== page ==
Then, add to that prayer, distinct united effort. Perhaps, if one friend should speak to that person, he may resent it. Then, if another should address him, he may receive it coolly. But when another speaks to him, he may begin to listen a little more attentively; and the next one may be able to put the key into the keyhole, and be the means, in the hand of God, of opening the closed door of that man’s heart. If God moves us to join in effort for any soul, I do not believe that we shall often find it to be a failure. At any rate, if a man will go down to hell, I should like that we should make it very difficult for him to get there; if he will not turn to Christ, I would that we were resolved that it should not be for want of being prayed for, or for lack of being earnestly pleaded with. We will be clear of his blood; we will shake off the very dust of our feet against such as determine to remain impenitent; and resolve that, to the utmost of our capacity, Christ shall be set forth, so that, if men reject him at all, they shall wilfully reject him.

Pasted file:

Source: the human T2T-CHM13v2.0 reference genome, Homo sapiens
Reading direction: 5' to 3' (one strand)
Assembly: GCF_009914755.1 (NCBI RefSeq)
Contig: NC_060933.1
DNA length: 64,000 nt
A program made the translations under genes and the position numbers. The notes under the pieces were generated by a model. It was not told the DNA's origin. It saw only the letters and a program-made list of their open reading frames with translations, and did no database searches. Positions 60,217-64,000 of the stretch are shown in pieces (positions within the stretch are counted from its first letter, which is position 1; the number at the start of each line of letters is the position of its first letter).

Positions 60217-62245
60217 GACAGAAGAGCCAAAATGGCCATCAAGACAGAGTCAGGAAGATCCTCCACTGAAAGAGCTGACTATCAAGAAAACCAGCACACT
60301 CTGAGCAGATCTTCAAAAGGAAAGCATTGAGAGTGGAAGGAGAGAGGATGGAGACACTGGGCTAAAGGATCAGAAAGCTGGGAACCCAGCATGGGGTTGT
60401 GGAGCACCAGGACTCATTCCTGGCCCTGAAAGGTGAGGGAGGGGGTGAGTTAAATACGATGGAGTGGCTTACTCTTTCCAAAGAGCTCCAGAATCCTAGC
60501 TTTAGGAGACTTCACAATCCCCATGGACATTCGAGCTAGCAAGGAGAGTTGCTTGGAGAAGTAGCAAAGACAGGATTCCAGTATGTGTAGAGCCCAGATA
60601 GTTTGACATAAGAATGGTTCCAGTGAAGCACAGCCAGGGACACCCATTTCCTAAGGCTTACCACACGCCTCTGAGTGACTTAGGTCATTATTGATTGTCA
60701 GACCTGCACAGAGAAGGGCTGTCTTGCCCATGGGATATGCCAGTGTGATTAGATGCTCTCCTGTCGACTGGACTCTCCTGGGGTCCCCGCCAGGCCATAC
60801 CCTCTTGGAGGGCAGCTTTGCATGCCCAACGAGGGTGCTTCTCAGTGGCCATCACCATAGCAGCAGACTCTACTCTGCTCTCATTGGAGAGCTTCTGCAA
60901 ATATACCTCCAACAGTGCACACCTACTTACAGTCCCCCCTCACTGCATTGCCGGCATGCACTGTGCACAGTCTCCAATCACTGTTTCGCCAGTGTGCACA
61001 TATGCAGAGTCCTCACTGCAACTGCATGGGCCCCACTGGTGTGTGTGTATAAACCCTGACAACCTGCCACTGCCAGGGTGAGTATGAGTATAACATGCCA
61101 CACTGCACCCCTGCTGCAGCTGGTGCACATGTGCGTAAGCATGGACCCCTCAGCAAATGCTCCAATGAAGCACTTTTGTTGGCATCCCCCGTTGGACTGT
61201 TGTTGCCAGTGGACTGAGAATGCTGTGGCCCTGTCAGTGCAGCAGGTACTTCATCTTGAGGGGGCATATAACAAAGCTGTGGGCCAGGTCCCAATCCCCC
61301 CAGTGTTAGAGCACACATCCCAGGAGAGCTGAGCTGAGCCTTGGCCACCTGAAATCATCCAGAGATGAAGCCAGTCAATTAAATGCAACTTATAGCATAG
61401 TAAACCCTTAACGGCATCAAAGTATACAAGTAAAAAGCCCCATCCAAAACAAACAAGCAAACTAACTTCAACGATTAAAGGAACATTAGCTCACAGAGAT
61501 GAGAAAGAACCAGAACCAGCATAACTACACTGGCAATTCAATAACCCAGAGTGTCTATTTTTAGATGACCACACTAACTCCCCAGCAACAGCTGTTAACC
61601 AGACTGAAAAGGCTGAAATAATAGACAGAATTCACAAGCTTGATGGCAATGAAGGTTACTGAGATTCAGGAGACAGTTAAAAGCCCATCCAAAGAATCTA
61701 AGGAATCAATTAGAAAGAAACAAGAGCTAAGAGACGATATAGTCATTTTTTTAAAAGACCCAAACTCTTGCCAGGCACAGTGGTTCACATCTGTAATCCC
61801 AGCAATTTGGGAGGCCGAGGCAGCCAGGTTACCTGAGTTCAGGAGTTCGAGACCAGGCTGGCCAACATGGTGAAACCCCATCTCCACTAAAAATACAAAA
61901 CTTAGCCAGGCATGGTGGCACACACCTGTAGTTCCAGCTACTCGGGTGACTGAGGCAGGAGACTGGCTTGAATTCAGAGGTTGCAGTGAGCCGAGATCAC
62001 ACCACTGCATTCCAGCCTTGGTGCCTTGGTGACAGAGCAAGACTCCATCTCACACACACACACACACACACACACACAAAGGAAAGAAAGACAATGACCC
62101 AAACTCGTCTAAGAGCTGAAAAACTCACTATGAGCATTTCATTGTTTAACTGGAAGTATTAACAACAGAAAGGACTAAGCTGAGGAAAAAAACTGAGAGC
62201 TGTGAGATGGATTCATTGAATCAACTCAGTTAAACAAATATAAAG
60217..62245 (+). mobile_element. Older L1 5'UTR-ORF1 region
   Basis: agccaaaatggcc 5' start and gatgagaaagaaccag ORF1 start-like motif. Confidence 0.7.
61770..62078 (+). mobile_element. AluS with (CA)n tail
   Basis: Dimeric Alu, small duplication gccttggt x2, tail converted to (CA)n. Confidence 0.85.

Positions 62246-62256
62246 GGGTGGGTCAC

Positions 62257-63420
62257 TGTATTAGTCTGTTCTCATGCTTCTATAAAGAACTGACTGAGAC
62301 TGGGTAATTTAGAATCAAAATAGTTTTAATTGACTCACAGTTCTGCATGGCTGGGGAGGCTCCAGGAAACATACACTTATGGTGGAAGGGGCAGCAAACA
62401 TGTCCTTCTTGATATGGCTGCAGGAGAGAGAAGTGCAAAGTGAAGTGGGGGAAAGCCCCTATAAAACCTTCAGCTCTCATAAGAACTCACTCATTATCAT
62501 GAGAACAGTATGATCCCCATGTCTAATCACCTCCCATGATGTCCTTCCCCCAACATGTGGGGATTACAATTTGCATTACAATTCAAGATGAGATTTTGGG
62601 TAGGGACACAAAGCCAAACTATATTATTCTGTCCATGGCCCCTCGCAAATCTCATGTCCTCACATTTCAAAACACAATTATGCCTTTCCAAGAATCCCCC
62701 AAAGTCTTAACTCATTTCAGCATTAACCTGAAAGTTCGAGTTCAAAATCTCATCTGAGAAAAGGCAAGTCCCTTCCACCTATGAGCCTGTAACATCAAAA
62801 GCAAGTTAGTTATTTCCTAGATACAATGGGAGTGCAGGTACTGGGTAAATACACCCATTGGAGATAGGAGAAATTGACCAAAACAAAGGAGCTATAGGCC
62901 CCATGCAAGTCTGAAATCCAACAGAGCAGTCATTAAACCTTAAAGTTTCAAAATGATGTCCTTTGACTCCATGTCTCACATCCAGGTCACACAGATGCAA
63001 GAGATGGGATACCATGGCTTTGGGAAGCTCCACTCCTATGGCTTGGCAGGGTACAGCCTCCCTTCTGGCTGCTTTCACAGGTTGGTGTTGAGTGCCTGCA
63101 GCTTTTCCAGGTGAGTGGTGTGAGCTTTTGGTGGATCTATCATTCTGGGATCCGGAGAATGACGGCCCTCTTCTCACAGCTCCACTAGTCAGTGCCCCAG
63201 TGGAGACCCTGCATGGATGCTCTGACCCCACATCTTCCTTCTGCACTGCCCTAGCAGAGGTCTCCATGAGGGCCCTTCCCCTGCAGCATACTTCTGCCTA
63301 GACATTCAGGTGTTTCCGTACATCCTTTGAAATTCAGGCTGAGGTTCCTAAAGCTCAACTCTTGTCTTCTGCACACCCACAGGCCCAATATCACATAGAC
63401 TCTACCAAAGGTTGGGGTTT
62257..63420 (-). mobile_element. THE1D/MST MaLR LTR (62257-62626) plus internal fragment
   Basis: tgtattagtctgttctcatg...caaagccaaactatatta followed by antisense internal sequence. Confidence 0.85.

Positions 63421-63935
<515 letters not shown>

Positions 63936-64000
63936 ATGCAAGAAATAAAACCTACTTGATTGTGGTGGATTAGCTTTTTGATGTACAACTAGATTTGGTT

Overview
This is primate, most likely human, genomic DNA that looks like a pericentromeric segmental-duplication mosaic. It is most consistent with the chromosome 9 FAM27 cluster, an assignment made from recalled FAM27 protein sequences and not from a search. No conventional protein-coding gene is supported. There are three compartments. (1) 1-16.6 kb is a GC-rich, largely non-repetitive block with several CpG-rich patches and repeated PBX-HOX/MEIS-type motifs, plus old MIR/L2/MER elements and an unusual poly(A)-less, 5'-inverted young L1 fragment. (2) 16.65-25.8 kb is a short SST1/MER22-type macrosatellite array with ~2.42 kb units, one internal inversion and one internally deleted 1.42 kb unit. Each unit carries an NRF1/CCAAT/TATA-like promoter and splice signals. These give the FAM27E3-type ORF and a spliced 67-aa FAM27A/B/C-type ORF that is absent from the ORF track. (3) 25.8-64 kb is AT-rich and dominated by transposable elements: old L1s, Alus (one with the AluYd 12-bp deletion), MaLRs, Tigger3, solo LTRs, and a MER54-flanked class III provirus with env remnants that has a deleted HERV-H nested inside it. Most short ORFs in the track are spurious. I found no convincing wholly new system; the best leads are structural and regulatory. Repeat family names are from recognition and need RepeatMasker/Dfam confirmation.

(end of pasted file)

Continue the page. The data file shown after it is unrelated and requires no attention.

Oh, that my words might stir up all of you who profess to be Christians! We have over five thousand church-members, — nearly six thousand. Oh, if all were alive unto God, and earnest in his service, — “all at it, and always at it,” — what might not be done, God the Holy Spirit blessing our labours? But, alas! there are many people here, like the camp-followers of an army, who do not fight when the battle comes on. Those who do the fighting are often hampered by these other people; and, sometimes, they almost feel as if they wanted to clear the ground of such loiterers and hinderers; but, instead of doing that, I beg all of you, dear friends, to wake up, and see what you can do for the Christ who has done so much for you. Let us all ask to be aroused again, and to be thoroughly stirred up in the service of the Saviour. God grant that this South of London— and the North, and West, and East,  too, — may be permeated and saturated with your earnest endeavours to bring sinners to the Saviour! The Lord bless you, for Christ’s sake! Amen.